The spirit of Thanksgiving infused the DC Central Kitchen on Thursday, and with an international vibe, as a group of diplomats that included five ambassadors helped slice and dice vegetables and make casseroles for Washington’s needy. Organized by the State Department, the two-hour visit was an “opportunity” to experience what service means in the United States, said Wendy Spencer, the President’s point person for national service. She assured them, “You’re going to love what you hear about DC Kitchen,” which she praised as “very, very special.” The outreach to the diplomats works both ways, she said. “We’re learning that [service] means something different in every country.” The diplomats were also instructed on how to appropriately wash hands—scrub with soap for the time it takes to sing “Happy Birthday”—and how to safely wield a large, sharp kitchen knife: carefully, and don’t wave it around in conversation.
The delegation of 17 included ambassadors: Akramul Qader of Bangladesh and his wife, Rifat Sultana Akram; Mohamed Tawfik of Egypt and his wife, Amani Tawfik; La Celia Aritha Prince of St. Vincent and the Grenadines; Manuel Sager of Switzerland; and Olexander Motsyk of the Ukraine and his wife, Natalia Terletska. Other nations were represented by family members of ambassadors, including Mónica Pellegrini, wife of the Chilean ambassador; Suzana Jolevska, whose husband represents Macedonia; and Farangis Shamsova, daughter of the Tajikistan ambassador.
Dan Hall, DCCK’s administration director, explained they would be helping to prepare meals “that will feed many thousands, which has a ripple effect—healthier bodies, healthier minds.” He said DCCK has long welcomed visitors from other countries; representatives of more than 20 nations visited the facility in the past year to observe and participate in their work, “so we are always welcoming of international folks every day of the year.”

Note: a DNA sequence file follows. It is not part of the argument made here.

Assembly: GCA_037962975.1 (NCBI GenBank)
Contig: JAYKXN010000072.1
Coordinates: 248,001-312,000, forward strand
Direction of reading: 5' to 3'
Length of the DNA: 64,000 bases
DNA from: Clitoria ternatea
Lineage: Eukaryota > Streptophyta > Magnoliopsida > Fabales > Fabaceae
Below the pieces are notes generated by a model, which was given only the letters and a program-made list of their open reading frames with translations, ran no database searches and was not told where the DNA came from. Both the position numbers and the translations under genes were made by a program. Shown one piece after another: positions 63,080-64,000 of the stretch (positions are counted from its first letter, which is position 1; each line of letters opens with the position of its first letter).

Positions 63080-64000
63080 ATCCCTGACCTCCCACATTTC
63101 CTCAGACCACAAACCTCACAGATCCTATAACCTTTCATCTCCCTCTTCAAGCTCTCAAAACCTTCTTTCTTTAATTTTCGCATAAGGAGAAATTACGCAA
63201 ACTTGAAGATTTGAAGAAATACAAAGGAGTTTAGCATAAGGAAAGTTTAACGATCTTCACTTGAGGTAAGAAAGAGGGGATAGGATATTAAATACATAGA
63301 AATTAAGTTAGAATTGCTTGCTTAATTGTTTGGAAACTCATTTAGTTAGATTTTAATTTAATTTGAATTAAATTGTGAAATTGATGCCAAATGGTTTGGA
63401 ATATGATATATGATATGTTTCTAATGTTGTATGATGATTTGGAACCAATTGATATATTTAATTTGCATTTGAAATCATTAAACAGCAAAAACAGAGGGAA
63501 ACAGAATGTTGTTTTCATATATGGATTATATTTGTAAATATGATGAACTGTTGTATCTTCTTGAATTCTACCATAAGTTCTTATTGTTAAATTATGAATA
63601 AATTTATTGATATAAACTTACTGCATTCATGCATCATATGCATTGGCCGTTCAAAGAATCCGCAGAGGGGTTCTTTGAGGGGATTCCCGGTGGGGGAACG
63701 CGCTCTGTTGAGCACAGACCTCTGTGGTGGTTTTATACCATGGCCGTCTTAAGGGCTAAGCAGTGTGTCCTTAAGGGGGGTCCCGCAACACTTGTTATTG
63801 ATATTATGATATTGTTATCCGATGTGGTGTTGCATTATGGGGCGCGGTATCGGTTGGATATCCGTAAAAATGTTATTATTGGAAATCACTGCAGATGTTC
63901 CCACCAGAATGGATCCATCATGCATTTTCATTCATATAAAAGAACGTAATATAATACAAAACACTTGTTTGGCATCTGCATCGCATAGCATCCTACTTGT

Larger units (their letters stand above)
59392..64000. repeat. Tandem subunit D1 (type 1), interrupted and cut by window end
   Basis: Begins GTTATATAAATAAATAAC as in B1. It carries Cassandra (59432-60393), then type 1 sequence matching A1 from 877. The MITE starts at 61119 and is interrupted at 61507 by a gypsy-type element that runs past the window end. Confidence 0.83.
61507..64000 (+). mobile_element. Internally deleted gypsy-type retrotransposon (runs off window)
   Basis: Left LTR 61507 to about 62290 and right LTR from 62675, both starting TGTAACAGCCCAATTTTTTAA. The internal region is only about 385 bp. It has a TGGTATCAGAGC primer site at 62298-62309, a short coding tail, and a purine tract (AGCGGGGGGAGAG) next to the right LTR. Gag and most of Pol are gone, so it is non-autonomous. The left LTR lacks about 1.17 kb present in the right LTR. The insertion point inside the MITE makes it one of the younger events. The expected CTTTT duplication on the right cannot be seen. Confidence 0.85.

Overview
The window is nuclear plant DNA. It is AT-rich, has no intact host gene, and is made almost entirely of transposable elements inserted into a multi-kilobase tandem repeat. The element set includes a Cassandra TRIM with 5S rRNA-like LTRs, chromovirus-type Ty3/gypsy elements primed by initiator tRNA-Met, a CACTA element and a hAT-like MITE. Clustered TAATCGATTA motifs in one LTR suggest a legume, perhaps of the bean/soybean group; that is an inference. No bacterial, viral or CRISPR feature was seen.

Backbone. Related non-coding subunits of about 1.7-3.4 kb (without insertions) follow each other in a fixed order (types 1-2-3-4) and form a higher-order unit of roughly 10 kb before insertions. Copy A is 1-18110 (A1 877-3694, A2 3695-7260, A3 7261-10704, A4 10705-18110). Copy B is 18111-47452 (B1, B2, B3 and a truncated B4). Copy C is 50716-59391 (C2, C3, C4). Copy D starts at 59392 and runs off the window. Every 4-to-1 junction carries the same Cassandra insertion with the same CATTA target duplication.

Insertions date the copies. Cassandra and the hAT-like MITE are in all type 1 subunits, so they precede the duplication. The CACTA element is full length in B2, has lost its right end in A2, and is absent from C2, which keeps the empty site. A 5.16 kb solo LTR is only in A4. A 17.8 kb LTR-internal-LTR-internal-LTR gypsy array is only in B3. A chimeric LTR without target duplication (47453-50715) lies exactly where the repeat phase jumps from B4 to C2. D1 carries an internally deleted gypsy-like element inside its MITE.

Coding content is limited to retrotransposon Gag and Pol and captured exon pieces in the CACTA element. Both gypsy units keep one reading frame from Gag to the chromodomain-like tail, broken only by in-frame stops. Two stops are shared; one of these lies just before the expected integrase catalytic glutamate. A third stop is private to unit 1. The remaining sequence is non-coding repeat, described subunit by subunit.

The diplomats, some arriving in their official black sedans with diplomatic plates, entered the kitchen through its entrance in the alley behind the CCNV homeless shelter at 425 Second Street, Northwest. They filled out routine waiver forms and then took seats in a classroom-style setting for orientation. “Our mission is to use food as a tool to help transform lives,” said Hall. “When you think about it, it’s just food that you eat every day, but we’re using that food as a conduit for opportunity, whether it is sent out to children in the city, or to teach people culinary arts.” He said that as much as possible the food used by DCCK comes from partnerships with local growers, restaurants, wholesalers, and other sources.
When orientation was complete, the men and women were handed smart-looking aprons—navy blue, bearing the State Department logo—and hairnets, which are as strict a requirement as the hand-washing and hygienic gloves. For a moment their diplomatic composure gave way to giggles as they fussed with their new apparel. Hall led them into the kitchen, where they matched up with cooks who guided them through their tasks. They were told the food they used was only some of the 630,000 pounds of produce and meat that daily arrives at DCCK and goes into making approximately 5,000 meals.
The visit to Central Kitchen was the second stage of a two-part program called Share the Season, which was designed by the Office of the Chief of Protocol to highlight the scope of community service in America. It began at the offices of the Business Roundtable, where Agriculture Secretary Tom Vilsack made welcoming remarks. He was joined by representatives from ten prominent nonprofits with strong local connections, including Martha’s Table, DC Scores, Montgomery County Coalition for the Homeless, Northern Virginia Family Services, and Habitat for Humanity of Washington.